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Young money: how kids start their startups

Luke Quinton May 7, 2015
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If you’ve seen TV shows like “Shark Tank” and “Dragon’s Den,” you can probably picture what a day looks like at 3 Day Startup.

It’s a program in Austin, Texas that helps college kids think up a business and pitch it to real tech entrepreneurs — all in a single weekend. But recently, technology nonprofit STEMed Labs had a new idea. Instead of college students, what if high school kids had a shot? 

Fifteen-year old Quinn Buoy is on day two of his 3 Day Startup. Yesterday, his team thought up a product: it’s a robot motor that drives different vehicles. Now he’s found two guys in a hotel lobby who’ll hear out his pitch. Quinn was one of 40 kids picked by STEMed Labs, which teaches technology at weekend and summer camps like this.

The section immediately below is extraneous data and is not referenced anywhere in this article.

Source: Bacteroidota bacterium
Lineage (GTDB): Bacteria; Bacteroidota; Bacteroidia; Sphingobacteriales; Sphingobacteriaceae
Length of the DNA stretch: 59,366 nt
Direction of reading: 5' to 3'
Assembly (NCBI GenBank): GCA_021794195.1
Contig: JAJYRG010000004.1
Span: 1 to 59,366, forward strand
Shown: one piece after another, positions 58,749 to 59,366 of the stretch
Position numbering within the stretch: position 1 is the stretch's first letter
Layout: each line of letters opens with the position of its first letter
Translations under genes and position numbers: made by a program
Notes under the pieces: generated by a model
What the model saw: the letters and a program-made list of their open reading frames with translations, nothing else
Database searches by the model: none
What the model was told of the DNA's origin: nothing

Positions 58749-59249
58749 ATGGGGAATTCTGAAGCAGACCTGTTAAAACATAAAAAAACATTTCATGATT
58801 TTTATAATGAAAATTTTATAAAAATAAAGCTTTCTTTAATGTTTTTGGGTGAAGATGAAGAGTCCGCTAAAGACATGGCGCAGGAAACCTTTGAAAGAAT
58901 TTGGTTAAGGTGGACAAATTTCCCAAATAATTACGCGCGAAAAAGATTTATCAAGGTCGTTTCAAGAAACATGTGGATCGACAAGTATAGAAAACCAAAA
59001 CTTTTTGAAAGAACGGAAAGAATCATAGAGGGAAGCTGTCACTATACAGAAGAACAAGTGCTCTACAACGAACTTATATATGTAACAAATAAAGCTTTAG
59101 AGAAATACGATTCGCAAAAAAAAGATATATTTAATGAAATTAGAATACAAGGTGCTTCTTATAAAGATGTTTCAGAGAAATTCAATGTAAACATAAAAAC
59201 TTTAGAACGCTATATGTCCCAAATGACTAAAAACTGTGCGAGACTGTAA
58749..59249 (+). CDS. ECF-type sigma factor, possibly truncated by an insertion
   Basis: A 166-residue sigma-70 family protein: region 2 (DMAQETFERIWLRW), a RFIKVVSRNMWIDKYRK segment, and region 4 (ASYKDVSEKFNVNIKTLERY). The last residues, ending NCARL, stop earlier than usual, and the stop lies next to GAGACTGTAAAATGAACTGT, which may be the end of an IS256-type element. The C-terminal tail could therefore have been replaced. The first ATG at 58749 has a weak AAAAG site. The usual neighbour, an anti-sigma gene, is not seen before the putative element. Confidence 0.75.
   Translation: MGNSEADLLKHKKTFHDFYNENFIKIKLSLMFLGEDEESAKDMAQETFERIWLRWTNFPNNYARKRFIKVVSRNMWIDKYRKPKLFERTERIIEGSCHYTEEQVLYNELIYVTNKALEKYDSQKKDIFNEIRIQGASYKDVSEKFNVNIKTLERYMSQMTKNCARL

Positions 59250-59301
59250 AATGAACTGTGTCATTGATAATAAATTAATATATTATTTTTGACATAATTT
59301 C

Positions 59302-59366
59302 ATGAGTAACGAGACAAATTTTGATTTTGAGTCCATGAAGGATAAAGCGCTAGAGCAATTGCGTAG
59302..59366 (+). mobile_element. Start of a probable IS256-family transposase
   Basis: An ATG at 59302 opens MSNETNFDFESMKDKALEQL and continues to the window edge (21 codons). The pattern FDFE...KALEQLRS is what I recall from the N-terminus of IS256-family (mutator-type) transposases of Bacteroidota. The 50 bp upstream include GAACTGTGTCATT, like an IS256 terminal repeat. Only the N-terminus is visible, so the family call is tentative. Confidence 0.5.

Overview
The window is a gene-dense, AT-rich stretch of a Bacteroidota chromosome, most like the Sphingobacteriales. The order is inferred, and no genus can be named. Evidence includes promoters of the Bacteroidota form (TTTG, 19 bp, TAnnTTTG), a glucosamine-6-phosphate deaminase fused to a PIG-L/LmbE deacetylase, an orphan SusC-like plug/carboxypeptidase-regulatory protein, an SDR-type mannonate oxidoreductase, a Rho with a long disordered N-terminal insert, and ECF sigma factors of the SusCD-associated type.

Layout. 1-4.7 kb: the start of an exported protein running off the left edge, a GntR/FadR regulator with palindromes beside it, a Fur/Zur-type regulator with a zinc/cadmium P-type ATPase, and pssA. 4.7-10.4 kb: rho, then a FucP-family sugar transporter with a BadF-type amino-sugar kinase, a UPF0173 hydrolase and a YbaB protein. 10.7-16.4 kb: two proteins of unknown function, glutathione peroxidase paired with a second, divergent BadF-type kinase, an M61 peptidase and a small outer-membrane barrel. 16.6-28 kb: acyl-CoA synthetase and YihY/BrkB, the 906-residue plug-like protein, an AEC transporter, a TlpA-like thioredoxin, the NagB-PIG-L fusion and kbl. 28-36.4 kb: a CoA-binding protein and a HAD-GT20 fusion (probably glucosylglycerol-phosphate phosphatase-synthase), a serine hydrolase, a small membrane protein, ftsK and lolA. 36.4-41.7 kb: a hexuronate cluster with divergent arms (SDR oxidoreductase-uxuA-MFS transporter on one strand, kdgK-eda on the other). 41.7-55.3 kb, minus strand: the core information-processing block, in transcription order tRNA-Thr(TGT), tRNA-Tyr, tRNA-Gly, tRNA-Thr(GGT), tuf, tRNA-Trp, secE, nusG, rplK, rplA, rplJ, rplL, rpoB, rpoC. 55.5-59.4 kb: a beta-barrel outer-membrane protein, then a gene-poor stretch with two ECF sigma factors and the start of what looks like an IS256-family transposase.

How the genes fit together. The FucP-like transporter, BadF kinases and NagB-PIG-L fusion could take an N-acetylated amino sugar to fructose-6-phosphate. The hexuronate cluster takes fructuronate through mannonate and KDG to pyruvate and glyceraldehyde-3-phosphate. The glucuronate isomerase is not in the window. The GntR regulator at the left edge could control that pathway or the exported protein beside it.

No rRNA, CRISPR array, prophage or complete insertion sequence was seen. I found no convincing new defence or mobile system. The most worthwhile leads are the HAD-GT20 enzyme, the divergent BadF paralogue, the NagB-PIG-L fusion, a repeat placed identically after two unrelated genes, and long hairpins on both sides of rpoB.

And this weekend is about day three, when kids pitch their ideas to real tech entrepreneurs.

“Ebraille is a small, slim, 17-inch, portable device to teach braille to the blind. Our revenue would be around $899,” Riya Aggarwal said to a panel of these entrepreneurs. She and the other high schoolers got a surprisingly rigorous grilling from the panel.

“Do you have an idea what the total market potential is for this product?”

“My question to you is cost. You gave a price on that — where’d you come up with that price? ‘Cause it seems like incredibly complicated, so I’d like to know more about that. “

Aggarwal responds, “We have a cost breakdown of our components, so each of the solenoids…”

“There are some startup companies that have been operated for four to six months — they couldn’t stand up to the same level of grilling and questioning,” says Michael Henderson of Developers Doing Development, who was one of the panelists.

3 Day Startup project manager Maia Donohue says if one of these pitches actually takes off, the program don’t take the money.

“There is not money for us, and we’re a nonprofit, so we don’t take any sort of equity,” she says. “So if one of these kids founds the next Facebook here, great, but we don’t see any of the money for that.”

At the recent weekend in Austin, no one wrote a check. Investment? Turns out to be a process of months, not days. And for these kids? Probably a few more years.

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